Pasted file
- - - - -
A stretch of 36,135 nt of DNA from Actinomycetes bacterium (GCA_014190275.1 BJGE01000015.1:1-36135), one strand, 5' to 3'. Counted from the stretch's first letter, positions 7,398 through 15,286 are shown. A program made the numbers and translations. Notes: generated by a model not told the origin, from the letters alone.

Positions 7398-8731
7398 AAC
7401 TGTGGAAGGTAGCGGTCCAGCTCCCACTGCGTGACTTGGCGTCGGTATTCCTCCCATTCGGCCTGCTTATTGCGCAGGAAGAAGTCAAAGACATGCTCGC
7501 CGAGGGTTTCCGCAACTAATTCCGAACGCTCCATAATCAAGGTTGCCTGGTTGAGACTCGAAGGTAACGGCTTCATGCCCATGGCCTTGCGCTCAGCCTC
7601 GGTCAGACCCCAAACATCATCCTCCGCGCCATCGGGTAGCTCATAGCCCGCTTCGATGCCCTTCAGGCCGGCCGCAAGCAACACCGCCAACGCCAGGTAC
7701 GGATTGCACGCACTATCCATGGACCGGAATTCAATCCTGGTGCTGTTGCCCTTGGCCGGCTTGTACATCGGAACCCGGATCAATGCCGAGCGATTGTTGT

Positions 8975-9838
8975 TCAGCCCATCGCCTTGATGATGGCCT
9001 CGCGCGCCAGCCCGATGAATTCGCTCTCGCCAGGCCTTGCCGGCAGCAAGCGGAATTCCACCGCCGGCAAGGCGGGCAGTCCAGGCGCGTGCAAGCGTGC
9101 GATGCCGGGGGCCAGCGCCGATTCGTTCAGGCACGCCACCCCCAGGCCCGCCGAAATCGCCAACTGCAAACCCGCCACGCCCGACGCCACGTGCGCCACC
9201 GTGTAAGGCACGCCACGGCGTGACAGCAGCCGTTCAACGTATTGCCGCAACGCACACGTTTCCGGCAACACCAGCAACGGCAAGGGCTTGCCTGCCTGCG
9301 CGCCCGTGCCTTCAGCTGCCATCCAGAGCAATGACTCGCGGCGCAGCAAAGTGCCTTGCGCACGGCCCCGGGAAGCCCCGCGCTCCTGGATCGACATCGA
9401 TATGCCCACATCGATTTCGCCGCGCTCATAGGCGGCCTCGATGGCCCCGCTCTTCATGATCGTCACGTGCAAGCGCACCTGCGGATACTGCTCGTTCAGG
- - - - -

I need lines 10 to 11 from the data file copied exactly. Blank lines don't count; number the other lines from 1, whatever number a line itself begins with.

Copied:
9001 CGCGCGCCAGCCCGATGAATTCGCTCTCGCCAGGCCTTGCCGGCAGCAAGCGGAATTCCACCGCCGGCAAGGCGGGCAGTCCAGGCGCGTGCAAGCGTGC
9101 GATGCCGGGGGCCAGCGCCGATTCGTTCAGGCACGCCACCCCCAGGCCCGCCGAAATCGCCAACTGCAAACCCGCCACGCCCGACGCCACGTGCGCCACC